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Building Academic Success on Social and Emotional Learning; What Does the Research Say?

reviewed by Jeanne Galbraith - 2005

coverTitle: Building Academic Success on Social and Emotional Learning; What Does the Research Say?
Author(s): Joseph E. Zins, Roger P. Weissberg, Margaret C. Wang, and Herbert J. Walberg (Editors)
Publisher: Teachers College Press, New York
ISBN: 0807744395, Pages: 244, Year: 2004
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“Groundbreaking” is the term used by Daniel Goleman, author of Emotional Intelligence (1997), to describe Building Academic Success on Social and Emotional Learning, and I have to agree. In the wake of the passage of the No Child Left Behind Act and its requirement for “scientifically based research,” this compilation of research on social, emotional, and academic learning is especially timely, because it provides sound evidence of the benefits of integrating social and emotional learning into the curriculum. In general, schools tend to emphasize academic or cognitive readiness as isolated from other areas of development, including social and emotional. The research within this book counters this tendency, as the overall book emphasizes “a growing body of scientifically based research supporting the strong impact that enhanced social and emotional behaviors can have on success in school and ultimately in life” (p. 19).

The book is divided into three parts. Part I: “The Foundations of Social and Emotional Learning,” presents chapters that provide readers with essential knowledge about social and emotional learning. Part II: “Effective Strategies for Enhancing Academic, Social, and Emotional Outcomes,” focuses on research studies and results from specific programs and projects that have incorporated and examined social, emotional, and academic outcomes. Part III, “Recommendations and Conclusions: Implications for Practice, Training, Research, and Policy,” summarizes the book and presents directions for future research.

Part I, containing Chapters 1-6, lays the foundation for connecting social, emotional, and academic learning. Chapter 1, “The Scientific Base Linking Social and Emotional Learning to School Success,” offers a solid overview while establishing the importance of focusing on social and emotional learning in education settings. The authors, who represent most of the editors of the book, argue that Social and Emotional Learning (SEL) is marginalized as a form of learning, and tends to be addressed sporadically within the curriculum. They present a strong case for integrating SEL into the curriculum of a classroom, a school, and even throughout an entire school district for the promotion of long-term and coordinated programming. To further establish the foundation of the book, they include a table that illustrates how the research programs described in Part II of the book connect to specific academic outcomes under the categories, “School Attitudes,” “School Behavior,” and “School Performance.” They also introduce their new term SEAL, which represents the integration of Social, Emotional, and Academic Learning. Other highlights of Part I include a framework for understanding social emotional learning and academic achievement, found in Chapter 2, “The Learner-Centered Psychological Principles: A Framework for Balancing Academic Achievement and Social-Emotional Learning,” and Chapter 6, “Social and Emotional Learning in Teacher Preparation Standards,” which connects social and emotional learning to teacher education standards.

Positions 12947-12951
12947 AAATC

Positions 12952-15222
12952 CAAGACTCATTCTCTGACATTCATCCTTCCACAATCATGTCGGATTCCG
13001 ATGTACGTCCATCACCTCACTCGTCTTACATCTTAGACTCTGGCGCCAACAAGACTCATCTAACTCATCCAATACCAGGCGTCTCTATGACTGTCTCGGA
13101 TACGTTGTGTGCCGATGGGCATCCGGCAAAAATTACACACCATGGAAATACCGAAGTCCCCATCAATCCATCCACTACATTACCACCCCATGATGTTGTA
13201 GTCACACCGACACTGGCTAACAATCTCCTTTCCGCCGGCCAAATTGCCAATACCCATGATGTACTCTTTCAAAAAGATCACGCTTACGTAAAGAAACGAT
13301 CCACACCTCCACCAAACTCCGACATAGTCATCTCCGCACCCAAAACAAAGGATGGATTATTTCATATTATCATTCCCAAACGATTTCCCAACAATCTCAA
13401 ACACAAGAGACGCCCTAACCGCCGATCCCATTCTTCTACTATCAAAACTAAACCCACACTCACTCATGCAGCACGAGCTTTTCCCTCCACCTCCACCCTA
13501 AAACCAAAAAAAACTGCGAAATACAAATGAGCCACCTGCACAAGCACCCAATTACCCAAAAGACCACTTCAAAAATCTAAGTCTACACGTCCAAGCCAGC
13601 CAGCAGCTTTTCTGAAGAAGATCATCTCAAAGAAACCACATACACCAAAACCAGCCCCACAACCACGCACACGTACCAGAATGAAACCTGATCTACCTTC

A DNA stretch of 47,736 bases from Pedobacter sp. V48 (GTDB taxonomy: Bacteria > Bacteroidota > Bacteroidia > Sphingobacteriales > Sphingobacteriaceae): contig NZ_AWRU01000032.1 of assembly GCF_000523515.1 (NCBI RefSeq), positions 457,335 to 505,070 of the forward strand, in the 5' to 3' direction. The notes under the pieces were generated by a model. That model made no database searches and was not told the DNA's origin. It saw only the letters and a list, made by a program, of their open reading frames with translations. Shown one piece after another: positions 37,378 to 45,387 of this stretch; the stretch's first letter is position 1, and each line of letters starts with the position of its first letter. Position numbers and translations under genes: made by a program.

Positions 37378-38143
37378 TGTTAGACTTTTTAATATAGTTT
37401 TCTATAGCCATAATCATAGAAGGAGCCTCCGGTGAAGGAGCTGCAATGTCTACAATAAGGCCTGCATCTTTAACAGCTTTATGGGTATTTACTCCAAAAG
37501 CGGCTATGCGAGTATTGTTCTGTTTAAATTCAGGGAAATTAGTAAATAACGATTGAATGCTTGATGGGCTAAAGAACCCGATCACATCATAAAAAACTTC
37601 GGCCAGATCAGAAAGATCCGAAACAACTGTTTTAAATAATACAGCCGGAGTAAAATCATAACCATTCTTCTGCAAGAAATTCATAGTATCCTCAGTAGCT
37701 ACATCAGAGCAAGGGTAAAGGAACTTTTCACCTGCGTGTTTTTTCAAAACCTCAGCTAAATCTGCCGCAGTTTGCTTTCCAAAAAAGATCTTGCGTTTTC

Part II, “Effective Strategies for Enhancing Academic, Social, and Emotional Outcomes,” is the core of the book. The five chapters of Part II portray research studies on programs linking social, emotional, and academic learning, many of which have been operating for over twenty years. For instance, Chapter 7, “Strategies to Infuse Social and Emotional Learning into Academics,” describes the curriculum and successful results of a twenty-year collaborative project, the Social Decision Making and Social Problem Solving Program (SDM/SPS). The chapter also provides initial results of implementing the curriculum into an entire school district (PreK - grade 12). The Seattle Social Development Project is the focus of Chapter 8, “Social Development and Social and Emotional Learning.” This chapter situates the project within relevant theoretical foundations and describes positive results of several research studies connected to the project linking social and emotional learning to academic learning and success. Also included is a longitudinal study of students at age 18. Within Chapter 9, readers will find a description of The Resolving Conflict Creatively Program (RCCP), which is “one of the oldest and largest conflict resolution programs in the United States ” (p. 151). Over fifteen elementary schools within the New York City public school district are using RCCP. The chapter also contains information on the results of several research studies connected to RCCP together with important suggestions for practitioners to use to support the inclusion of social and emotional learning in their classrooms and schools.